Gabi Scardi, art historian, curator of contemporary art and teacher. Her research focuses on the latest artistic trends and on the relationships between art and neighbouring areas related to living and cohabitation, to urban and intercultural dynamics. She is interested in cultural politics. Among other things, she has curated numerous public projects. She has worked with museums and institutions in Italy and abroad. The following are some of her exhibitions on the relationship between art and clothing: miAbito(Francesco Bertelé, Francesca Marconi, Margherita Morgantin, Wurmkos), Milan 2018-19; Emilio Fantin, Ultrapelle, Farmacia Wurmkos, Milan 2018; Fashion as Social Energy, Palazzo Morando, Milan 2015; Aware:Art Fashion Identity, GSK Contemporary, Royal Academy, London 2010.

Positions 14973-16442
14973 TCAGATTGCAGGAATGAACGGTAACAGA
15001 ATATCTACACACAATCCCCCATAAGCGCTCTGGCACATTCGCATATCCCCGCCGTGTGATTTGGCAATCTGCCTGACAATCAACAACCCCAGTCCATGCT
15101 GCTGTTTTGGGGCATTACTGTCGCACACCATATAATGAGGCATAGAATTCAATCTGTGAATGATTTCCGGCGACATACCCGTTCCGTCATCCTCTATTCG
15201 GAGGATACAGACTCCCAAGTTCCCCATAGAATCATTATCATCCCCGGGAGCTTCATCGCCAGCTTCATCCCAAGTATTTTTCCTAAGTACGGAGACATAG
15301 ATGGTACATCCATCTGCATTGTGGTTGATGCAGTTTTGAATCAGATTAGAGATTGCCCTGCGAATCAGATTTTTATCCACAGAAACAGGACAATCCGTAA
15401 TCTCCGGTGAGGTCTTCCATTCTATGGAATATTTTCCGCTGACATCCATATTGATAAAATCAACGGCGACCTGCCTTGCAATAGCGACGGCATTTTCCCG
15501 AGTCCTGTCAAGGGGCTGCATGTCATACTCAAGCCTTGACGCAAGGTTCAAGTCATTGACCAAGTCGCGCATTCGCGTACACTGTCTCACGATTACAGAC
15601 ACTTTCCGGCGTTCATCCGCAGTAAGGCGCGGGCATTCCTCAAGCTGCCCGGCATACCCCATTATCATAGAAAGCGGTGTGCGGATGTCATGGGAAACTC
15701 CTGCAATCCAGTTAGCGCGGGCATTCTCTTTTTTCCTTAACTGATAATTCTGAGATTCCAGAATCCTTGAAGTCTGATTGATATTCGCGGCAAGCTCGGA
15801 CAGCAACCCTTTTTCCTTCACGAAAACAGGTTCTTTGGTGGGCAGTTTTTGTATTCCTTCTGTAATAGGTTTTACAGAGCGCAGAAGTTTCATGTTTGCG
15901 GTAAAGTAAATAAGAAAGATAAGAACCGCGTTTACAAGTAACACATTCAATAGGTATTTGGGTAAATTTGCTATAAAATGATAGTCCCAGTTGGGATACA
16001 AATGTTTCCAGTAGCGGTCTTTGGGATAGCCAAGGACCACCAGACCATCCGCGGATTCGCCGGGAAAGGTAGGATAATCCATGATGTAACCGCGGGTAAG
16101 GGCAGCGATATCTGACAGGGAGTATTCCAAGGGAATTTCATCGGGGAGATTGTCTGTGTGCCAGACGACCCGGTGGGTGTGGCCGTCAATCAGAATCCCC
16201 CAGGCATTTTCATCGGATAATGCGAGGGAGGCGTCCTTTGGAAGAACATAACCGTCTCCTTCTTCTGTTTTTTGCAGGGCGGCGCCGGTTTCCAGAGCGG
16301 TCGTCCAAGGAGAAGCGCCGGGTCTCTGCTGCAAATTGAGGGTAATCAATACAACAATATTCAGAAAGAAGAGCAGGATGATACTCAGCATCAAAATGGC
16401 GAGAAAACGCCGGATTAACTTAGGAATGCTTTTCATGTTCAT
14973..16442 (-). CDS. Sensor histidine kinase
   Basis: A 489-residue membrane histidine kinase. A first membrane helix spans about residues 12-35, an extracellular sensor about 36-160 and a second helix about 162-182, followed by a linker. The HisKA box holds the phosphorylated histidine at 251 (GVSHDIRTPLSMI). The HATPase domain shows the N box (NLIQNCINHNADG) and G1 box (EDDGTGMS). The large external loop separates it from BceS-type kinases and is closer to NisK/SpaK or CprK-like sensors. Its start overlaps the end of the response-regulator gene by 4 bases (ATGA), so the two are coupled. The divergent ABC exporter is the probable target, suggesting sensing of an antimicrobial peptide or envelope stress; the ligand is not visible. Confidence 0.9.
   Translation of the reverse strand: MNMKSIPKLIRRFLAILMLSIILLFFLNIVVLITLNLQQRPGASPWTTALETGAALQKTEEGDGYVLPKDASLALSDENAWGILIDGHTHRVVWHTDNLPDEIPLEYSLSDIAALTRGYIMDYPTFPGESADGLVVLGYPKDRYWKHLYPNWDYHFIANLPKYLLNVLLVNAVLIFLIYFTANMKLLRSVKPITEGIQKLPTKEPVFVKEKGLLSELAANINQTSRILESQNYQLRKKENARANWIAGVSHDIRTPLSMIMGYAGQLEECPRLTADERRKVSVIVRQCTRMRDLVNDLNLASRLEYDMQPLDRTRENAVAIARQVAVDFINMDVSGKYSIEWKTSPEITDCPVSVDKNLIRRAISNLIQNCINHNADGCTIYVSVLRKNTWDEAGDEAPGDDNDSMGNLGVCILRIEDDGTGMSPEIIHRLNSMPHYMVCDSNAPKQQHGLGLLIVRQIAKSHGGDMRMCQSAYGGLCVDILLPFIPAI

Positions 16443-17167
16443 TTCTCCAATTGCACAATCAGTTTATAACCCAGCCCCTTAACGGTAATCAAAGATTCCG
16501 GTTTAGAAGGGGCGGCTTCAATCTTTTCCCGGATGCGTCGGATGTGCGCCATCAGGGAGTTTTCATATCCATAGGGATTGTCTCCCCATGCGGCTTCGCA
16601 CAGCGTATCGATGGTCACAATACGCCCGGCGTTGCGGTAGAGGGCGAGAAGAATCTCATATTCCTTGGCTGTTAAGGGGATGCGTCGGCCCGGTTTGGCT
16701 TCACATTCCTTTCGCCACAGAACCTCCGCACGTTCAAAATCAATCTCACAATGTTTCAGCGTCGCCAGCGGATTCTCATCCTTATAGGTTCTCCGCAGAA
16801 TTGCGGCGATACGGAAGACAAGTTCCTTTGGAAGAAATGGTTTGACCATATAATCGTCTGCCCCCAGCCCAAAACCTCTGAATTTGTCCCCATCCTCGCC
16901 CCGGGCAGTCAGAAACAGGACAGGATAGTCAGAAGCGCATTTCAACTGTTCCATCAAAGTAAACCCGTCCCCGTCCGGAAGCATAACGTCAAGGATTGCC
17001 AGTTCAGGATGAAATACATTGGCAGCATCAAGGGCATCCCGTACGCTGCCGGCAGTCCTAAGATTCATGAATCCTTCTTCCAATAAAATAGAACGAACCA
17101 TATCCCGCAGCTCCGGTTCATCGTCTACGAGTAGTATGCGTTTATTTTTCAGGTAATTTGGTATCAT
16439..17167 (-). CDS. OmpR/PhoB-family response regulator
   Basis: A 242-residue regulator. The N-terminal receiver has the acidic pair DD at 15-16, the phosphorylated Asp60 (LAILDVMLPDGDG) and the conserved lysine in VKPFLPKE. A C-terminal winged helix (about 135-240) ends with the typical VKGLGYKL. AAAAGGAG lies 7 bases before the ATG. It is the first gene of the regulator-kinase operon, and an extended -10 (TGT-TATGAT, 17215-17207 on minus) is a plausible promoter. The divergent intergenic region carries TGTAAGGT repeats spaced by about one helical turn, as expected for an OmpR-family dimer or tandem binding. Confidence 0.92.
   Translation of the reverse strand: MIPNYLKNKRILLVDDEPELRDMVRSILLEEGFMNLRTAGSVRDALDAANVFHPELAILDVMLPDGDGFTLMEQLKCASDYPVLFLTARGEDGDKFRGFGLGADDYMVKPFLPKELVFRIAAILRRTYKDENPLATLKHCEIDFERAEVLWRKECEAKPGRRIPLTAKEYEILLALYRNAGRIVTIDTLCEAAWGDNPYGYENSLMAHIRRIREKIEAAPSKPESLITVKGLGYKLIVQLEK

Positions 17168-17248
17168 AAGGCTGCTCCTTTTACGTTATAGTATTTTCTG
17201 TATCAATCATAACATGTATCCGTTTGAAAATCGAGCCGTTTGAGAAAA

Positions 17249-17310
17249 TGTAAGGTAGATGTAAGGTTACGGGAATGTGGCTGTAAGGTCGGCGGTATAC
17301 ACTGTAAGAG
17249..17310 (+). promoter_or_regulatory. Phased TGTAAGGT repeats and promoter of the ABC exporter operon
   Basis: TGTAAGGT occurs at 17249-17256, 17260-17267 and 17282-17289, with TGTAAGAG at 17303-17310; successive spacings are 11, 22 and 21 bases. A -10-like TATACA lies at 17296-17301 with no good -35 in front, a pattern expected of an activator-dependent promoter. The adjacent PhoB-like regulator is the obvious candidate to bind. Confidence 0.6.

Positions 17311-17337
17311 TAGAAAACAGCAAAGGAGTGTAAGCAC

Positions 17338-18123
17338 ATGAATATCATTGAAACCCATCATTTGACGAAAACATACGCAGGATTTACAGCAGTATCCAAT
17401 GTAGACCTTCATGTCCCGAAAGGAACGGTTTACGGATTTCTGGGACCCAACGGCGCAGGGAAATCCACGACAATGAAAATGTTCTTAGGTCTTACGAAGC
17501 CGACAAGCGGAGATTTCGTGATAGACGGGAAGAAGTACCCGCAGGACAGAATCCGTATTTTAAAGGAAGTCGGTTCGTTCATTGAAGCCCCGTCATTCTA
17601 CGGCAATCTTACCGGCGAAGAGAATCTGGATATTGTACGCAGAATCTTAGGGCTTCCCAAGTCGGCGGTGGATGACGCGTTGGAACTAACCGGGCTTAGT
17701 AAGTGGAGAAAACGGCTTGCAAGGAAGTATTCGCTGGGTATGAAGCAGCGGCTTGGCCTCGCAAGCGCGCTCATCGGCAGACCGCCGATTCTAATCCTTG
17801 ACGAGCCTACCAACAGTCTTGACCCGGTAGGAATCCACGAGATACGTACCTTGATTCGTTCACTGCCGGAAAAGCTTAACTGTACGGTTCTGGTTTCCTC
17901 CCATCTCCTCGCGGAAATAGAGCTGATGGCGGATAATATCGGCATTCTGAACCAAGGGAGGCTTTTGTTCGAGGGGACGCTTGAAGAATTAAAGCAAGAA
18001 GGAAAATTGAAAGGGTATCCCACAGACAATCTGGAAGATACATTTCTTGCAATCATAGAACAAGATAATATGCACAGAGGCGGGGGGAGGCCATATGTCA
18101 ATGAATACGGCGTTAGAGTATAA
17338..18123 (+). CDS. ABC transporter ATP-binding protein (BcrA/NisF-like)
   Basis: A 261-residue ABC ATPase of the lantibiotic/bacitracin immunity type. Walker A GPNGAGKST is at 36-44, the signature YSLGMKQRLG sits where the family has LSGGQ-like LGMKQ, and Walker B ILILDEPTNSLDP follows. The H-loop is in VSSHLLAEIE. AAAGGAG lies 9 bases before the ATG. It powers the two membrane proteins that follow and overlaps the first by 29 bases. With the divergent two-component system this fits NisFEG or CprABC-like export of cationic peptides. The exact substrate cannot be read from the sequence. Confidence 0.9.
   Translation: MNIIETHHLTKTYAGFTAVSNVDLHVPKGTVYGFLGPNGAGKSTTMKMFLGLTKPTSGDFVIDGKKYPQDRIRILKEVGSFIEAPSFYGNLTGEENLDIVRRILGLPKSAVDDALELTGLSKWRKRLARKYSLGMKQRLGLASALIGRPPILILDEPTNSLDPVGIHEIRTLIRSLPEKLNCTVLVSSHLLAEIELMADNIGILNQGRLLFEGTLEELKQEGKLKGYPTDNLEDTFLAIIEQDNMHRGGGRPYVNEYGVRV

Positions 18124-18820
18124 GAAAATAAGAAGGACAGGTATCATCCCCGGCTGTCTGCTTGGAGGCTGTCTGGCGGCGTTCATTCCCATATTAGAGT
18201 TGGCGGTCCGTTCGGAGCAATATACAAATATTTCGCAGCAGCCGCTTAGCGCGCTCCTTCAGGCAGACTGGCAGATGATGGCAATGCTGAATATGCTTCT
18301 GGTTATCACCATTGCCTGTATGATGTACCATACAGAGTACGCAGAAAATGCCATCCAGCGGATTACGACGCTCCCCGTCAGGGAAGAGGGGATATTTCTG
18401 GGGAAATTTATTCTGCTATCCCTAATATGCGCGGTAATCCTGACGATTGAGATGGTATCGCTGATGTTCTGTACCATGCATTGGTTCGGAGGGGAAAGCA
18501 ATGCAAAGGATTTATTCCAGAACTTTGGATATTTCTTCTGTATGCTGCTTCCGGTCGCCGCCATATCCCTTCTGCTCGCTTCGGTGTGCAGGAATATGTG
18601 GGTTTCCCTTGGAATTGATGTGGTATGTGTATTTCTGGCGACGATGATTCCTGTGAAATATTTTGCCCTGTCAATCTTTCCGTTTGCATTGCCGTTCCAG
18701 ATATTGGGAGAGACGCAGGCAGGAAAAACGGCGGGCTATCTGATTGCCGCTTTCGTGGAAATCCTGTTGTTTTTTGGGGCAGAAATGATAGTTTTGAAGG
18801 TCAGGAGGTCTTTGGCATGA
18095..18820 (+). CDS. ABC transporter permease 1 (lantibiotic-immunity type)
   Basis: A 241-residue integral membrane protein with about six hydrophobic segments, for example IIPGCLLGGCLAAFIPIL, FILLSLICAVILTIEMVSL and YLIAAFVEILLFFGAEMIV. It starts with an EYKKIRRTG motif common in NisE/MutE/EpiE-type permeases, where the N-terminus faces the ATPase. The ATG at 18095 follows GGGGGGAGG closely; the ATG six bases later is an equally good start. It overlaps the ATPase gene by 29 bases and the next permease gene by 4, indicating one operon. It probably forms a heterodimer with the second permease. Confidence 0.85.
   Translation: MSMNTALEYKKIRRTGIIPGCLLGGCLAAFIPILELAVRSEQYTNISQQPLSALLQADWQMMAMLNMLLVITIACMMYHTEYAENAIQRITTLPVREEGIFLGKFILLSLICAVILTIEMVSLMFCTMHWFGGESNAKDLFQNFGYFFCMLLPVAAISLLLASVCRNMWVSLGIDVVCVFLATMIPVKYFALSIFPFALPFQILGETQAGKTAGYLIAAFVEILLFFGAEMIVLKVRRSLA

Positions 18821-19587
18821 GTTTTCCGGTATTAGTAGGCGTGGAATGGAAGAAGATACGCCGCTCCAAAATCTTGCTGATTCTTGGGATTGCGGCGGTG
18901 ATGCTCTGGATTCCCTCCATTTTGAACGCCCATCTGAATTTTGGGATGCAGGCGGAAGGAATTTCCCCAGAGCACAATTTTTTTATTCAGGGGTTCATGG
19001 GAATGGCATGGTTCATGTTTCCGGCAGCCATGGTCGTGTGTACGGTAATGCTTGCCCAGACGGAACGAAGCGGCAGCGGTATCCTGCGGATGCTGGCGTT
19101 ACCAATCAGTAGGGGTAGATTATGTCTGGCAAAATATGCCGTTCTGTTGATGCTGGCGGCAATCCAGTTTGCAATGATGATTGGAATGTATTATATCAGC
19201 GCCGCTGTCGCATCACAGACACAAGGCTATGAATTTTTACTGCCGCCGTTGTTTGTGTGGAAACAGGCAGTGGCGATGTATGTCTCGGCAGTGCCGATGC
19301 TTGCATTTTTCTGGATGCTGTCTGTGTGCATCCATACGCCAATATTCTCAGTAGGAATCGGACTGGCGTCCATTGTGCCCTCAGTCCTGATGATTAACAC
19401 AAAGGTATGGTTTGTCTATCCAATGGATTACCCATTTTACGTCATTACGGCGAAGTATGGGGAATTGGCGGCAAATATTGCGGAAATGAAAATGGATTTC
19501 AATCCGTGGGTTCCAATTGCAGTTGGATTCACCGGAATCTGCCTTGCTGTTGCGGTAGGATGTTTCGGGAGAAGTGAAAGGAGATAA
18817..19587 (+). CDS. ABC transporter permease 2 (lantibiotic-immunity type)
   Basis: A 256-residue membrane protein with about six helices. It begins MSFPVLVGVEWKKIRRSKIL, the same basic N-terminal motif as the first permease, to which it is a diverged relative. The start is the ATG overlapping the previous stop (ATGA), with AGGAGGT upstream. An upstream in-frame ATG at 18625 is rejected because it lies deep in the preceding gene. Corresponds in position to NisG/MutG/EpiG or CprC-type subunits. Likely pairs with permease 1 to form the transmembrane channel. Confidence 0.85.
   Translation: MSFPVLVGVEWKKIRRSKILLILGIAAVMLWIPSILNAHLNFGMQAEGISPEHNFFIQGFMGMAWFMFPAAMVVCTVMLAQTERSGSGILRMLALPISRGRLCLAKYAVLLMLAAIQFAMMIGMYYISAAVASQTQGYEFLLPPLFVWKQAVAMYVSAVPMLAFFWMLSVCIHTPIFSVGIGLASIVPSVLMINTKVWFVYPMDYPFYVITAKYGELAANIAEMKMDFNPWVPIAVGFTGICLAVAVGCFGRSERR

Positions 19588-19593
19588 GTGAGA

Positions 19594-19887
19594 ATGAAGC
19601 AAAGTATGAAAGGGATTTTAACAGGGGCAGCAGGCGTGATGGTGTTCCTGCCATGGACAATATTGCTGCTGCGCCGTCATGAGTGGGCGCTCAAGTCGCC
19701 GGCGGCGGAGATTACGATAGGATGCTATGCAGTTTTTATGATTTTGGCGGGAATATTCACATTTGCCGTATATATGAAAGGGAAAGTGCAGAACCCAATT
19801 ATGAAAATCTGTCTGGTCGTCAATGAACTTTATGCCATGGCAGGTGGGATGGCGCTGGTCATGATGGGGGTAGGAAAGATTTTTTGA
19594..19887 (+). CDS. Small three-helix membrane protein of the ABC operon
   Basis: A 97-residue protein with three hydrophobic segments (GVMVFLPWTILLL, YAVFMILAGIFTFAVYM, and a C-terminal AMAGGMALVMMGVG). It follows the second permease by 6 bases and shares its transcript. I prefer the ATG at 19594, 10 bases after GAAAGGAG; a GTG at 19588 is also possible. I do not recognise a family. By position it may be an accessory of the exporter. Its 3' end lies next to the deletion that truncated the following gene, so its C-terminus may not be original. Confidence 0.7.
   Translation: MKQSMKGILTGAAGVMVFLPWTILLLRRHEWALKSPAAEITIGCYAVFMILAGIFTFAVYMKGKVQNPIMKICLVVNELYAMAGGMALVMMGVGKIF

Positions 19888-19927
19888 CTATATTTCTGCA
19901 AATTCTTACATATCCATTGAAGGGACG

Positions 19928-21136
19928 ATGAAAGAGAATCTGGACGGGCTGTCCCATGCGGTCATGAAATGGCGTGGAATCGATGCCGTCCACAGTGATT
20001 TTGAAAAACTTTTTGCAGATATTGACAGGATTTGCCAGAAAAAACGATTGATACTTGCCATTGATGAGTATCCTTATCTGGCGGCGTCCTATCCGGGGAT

The proposals (title, abstract of max. 400 words, author and a short biography) must be submitted no later than **June15th 2021** to the following addresses This email address is being protected from spambots. You need JavaScript enabled to view it.and This email address is being protected from spambots. You need JavaScript enabled to view it.. The proposals will be judged by the editors. If the proposal is accepted, the full article (including abstract and biography) must be submitted by **September15th 2021**. The articles and the proposals can be submitted in the following languages: Italian, English and French, but articles in English and French will be given priority.Africa e Mediterraneois a peer reviewed journal.